Any insurer authorized to transact or transacting automobile or motor vehicle insurance business in this State, or controlling or controlled by, or under common control by, or with, an insurer authorized to transact or transacting insurance business in this State, which sells a policy providing automobile or motor vehicle liability insurance coverage, or any similar coverage, in any other state or in any province of Canada, shall include in each policy coverage to satisfy at least the liability insurance requirements of section 1 of P.L.1972, c. 197 (C. 39:6B-1) or section 3 of P.L.1972, c. 70 (C. 39:6A-3), the uninsured motorist insurance requirements of subsection a. of section 2 of P.L.1968, c. 385 (C. 17:28-1.1), and personal injury protection benefits coverage pursuant to section 4 of P.L.1972, c. 70 (C. 39:6A-4) or of section 19 of P.L.1983, c. 362 (C. 17:28-1.3), whenever the automobile or motor vehicle insured under the policy is used or operated in this State.

Any liability insurance policy subject to this section shall be construed as providing the coverage required herein, and any named insured, and any immediate family member as defined in section 14.1 or P.L.1983, c. 362 (C. 39:6A-8.1), under that policy, shall be subject to the tort option specified in subsection a. of section 8 of P.L.1972, c. 70 (C. 39:6A-8). [Emphasis supplied.]

This statute clearly requires any insurer authorized to do business in New Jersey to include New Jersey PIP coverage in a policy which is sold in another state whenever the automobile insured under the policy is operated in this state. See Healey v. Allstate Ins. Co., 225 N.J. Super. 172, 177, n. 1, 542 A.2d 4 (App.Div.1988). N.J.S.A. 17:28-1.4 also mandates that all insurance policies in cases such as plaintiff's automatically be reformed to provide the PIP coverage required under the laws of New Jersey.*fn1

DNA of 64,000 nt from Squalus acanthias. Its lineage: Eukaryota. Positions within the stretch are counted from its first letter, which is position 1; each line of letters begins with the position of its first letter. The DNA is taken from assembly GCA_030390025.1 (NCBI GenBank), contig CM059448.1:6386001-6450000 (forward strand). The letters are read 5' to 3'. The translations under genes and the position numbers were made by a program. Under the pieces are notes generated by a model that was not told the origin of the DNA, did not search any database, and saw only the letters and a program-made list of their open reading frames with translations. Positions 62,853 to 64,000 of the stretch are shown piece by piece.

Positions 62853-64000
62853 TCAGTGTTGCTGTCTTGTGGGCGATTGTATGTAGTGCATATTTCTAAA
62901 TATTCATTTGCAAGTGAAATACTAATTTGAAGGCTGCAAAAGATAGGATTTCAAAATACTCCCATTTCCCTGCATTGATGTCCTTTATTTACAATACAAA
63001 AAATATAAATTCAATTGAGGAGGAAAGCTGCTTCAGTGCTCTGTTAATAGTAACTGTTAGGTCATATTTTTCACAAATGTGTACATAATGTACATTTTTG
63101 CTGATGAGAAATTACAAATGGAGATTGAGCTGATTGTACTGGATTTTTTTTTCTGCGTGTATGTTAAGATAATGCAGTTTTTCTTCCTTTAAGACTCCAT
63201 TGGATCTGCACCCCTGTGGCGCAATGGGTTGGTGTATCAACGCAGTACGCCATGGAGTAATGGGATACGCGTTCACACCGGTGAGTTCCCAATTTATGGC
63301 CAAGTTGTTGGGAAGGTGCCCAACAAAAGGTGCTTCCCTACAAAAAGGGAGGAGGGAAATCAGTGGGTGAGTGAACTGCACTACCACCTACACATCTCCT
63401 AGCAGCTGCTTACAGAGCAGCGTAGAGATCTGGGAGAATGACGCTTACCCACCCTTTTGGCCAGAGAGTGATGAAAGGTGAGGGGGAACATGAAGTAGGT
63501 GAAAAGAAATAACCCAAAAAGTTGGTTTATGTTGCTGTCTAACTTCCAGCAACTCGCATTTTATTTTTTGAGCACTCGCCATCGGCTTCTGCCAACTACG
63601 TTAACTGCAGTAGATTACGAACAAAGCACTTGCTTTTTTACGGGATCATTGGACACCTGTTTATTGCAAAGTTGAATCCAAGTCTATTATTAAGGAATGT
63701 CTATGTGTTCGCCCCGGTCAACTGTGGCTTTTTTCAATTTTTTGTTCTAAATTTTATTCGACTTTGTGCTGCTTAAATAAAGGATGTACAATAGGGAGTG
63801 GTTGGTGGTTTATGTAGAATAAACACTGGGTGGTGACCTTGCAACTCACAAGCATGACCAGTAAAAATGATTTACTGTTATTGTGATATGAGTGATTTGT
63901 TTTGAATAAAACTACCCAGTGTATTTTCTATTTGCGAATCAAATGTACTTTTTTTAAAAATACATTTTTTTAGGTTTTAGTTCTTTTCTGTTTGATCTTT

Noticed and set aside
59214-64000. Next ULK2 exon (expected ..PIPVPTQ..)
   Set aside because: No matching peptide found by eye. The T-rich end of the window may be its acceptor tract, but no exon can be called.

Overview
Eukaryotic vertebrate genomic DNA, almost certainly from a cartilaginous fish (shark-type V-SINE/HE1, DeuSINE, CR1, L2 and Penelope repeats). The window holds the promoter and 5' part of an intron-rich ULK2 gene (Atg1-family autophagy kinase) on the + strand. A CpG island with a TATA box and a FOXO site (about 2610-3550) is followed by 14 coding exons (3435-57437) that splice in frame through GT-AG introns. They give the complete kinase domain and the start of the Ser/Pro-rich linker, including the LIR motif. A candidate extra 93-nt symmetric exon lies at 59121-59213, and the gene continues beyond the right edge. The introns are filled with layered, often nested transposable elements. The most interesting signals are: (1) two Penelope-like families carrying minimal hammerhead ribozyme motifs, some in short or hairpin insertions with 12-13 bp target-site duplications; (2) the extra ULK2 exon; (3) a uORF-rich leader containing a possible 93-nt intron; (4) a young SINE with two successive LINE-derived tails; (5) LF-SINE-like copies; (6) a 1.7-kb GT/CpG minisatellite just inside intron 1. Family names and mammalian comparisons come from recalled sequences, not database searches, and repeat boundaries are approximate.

Keystone's argument that plaintiff should not be entitled to payment from the Fund because his state of residence does not offer such benefits to New Jersey residents lacks merit. Keystone mistakenly relies upon a section of the Unsatisfied Claim and Judgment Fund ("UCJF") law, which provides that benefits under that law shall be available to "a resident of this State or the owner of a motor vehicle registered in this State or a resident of another state . . . in which recourse is afforded, to residents of this State, of substantially similar character to that provided for by this act; . . ." N.J.S.A. 39:6-62. However, this section applies only to cases where "any person qualified to receive payments under the provisions of the 'Unsatisfied Claim and Judgment Fund Law' (Sec. 39:6-61 to -91) suffers bodily injury or death . . . caused by a motor vehicle . . . and the damages resulting from such accident or death are not satisfied due to the personal injury protection coverage not being in effect with respect to such accident." See N.J.S.A. 39:6-86.1. Such is not the case herein

because plaintiff's claim is not made pursuant to UCJF law, but rather is made under N.J.S.A. 17:28-1.4 and, therefore, the definition of qualified person in N.J.S.A. 39:6-62 is not applicable. The only connection that the UCJF has to this case is that pursuant to N.J.S.A. 39:6A-4a*fn2 it may be required to reimburse an ...